Michelle Jaime, principal and director of design consultancy The Vanguard Theory, says: “We wanted to create a hotel that was going to give back to Hawai‘i, to shine a light on Hawai‘i’s culture a little deeper than you would going to a hula show and lū‘au. Those things are important, but they are things you can pick up going through Waikīkī. We wanted to do something for the conscious consumer who wants to be part of the conversation to make this place better.”
In addition to working with Rafter on the design of Renew, Jaime also collaborated with him on the Surfjack Hotel, which immerses visitors in Hawai‘i’s art and design. Pieces such as graphic artist Matthew Tapia’s hand-painted “wish you were here” illustration at the bottom of the pool, Mark Kushimi’s photos of O‘ahu’s north and south shores in the lobby, Kamea Hadar’s portrait of hula dancer Beverly Noa, and Andrew Mau’s shaka wallpaper in the restaurant aim to inspire people to get out of Waikīkī and explore the Kaka‘ako art scene.
“It’s hard to quantify what artists mean to a community. But from a qualitative point of view, having so many artists contribute is making Hawai‘i a better tourist place,” says Rafter.
Hawaiian Airlines senior VP of marketing Avi Mannis agrees that supporting the local ecosystem is an important responsibility for any company that calls Hawai‘i home. The airline spends $10 million a year on local products for its snack carts, including items from Mana Up cohort members Kunoa Cattle Co. and Hawaiian Pie Co., with plans to double that amount.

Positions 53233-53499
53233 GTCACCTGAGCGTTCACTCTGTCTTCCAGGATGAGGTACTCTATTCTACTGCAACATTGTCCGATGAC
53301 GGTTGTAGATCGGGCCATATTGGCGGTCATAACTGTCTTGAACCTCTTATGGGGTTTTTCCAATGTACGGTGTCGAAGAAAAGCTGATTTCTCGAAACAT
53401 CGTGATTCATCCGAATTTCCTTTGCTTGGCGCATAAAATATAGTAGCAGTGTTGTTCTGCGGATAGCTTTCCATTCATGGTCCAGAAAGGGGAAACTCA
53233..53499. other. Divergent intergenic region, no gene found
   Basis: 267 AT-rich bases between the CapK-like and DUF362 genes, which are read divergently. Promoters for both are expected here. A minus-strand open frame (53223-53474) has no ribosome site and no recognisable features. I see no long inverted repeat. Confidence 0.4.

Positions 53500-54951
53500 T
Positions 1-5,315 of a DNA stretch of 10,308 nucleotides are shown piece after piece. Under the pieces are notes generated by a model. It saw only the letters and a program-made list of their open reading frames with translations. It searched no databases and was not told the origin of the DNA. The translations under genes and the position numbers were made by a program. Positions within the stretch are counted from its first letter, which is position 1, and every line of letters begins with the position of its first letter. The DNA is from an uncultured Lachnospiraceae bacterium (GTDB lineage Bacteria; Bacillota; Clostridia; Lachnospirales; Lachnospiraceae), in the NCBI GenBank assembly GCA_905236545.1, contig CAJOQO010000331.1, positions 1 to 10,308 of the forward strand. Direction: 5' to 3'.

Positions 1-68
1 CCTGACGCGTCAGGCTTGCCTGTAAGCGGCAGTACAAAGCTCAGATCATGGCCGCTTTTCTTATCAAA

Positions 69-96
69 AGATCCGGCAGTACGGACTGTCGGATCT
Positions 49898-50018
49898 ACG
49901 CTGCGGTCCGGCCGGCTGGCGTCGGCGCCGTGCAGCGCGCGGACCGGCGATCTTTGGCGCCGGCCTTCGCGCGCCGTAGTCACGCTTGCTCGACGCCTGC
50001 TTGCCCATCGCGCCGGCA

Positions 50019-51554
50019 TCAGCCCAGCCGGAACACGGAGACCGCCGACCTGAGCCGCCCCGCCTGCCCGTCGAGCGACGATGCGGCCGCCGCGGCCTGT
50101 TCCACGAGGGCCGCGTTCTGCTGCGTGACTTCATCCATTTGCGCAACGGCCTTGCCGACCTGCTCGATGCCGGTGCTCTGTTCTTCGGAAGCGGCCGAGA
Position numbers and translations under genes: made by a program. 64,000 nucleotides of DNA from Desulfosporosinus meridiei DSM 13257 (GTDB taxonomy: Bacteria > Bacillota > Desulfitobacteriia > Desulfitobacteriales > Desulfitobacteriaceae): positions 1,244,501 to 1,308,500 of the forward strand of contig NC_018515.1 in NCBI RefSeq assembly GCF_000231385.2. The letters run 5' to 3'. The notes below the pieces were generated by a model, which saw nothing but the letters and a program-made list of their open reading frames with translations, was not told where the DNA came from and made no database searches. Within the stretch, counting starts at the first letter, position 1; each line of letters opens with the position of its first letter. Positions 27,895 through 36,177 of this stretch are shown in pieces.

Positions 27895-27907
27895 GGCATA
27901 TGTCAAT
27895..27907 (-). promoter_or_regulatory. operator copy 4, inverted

“Tourism is an important avenue for the future, but it shouldn’t be the only pillar of the economy. People focus on environmental sustainability and food sustainability. But we as a community also need to make stuff that people want to buy. We need to figure out what we as a state can produce that is differentiated and sold as something other than just a commodity. So along with the other kinds of sustainability, we also need to build a sustainable community,” says Mannis.
To nurture a sustainable community, Mattson Davis is developing a program called “farmtender,” based on the idea of an informed bartender. The former CEO of Kona Brewing Co. now owns Magics Beach Grill and to foster greater knowledge of and advocacy for the farm to table movement, each of his restaurant servers will be placed for a month at the farms, ranches and fisheries where the restaurant sources its food.
“Getting people more excited about local food makes for a thriving community.”
—Mattson Davis Owner, Magics Beach Grill
“A lot of these places don’t have much of a way to get out their information. So as a restaurant, we get to help spread their messages. We all know that we want more local produce. The way we will get it is by having people be able to understand and explain where that stuff is coming from. So when a customer asks about jackfruit, we can tell them, ‘I’ve picked it. I’ve harvested it. I’ve worked at the ‘Ulu Cooperative and this is how it’s grown,’ ” says Davis.
“Getting people more excited about local food makes for a thriving community.”
Rafter says that committing to building the local ecosystem means committing to being truly local. With a new headquarters in Honolulu, hotel chain OLS is, as Rafter puts it, owned locally by local residents and doesn’t accept private equity or institutional capital.
“It’s important to have investment from all over the world, but ultimately that money is going to private equity in the Mainland and Asia. If times became difficult in Hawai‘i, that money could go elsewhere. But if we remain local and rooted in the community, the next time something challenging happens in Hawai‘i, which it will, we’ll be rooted deeply enough to reinvest and get through that difficult period,” says Rafter.
“People who donate money – that’s vital as well. But if you’re donating time and energy, you’re still creating great things, but you’re more likely to remain part of the community. And you’re more likely to help create the ecosystems that make a community thrive.”